Extremophilic Enzymes Related to Energy Conversion

  • Satoshi Wakai
  • Yoshihiro Sambongi


Across the Earth, a variety of organisms inhabit both mild and extreme environments wherever liquid water is available. Among these, extremophilic microorganisms, termed extremophiles, favorably live in extreme environments by adapting their physiological properties. Such extremophiles must acquire energy in order to maintain their cell homeostasis, which is functionally similar to organisms living in mild environments. Numerous enzyme proteins from extremophiles such as thermophiles, psychrophiles, piezophiles, and halophiles have been investigated to date, revealing both unity and diversity in their biochemical and structural biological features through comparison with their homologous counterpart enzymes from organisms living in mild environments. In this chapter, we aim to summarize the biochemical and thermodynamic aspects of enzymes related to the energy conversion that occurs in extremophiles. The obtained insights into extremophilic enzymes related to energy conversion thereby allow us to decipher the mechanistic fundamentals of these protein machineries.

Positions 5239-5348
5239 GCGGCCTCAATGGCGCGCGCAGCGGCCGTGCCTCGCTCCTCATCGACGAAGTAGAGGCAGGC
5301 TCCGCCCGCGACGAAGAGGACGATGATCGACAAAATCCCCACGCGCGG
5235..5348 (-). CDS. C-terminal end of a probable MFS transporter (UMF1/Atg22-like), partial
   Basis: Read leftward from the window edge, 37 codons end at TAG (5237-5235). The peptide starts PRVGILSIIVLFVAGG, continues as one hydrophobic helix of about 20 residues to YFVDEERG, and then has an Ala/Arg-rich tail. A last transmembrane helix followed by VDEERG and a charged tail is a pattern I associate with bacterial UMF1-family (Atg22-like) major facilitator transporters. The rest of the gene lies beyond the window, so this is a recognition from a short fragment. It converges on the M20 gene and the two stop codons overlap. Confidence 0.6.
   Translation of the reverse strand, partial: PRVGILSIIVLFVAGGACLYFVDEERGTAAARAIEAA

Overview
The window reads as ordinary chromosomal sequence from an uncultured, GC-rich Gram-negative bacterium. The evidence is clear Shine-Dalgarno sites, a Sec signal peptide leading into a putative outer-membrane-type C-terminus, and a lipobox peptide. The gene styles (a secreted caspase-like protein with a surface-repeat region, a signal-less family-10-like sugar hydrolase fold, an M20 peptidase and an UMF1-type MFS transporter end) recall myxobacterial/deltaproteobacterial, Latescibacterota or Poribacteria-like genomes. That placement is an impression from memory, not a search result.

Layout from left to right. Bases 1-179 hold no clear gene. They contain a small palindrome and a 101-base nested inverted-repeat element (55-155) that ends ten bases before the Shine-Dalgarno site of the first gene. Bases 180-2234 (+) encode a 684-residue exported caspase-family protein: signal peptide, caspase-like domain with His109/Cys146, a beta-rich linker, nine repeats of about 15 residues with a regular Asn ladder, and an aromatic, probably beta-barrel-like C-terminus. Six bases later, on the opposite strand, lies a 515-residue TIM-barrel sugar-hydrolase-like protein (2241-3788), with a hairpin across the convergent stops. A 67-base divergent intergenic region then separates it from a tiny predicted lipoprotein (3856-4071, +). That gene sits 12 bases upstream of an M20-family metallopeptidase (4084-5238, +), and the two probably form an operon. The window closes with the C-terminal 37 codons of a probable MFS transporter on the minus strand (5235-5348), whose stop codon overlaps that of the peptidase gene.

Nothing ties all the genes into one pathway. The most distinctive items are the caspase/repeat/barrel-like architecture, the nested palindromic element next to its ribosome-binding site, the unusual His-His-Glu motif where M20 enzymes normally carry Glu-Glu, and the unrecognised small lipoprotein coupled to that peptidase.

Extremophile Enzyme Energy conversion Biochemistry Thermodynamics 


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Copyright information

© Springer Nature Singapore Pte Ltd. 2018

Authors and Affiliations

  1. 1.Graduate School of Science, Technology, and InnovationKobe UniversityKobeJapan
  2. 2.Graduate School of Biosphere ScienceHiroshima UniversityHiroshimaJapan

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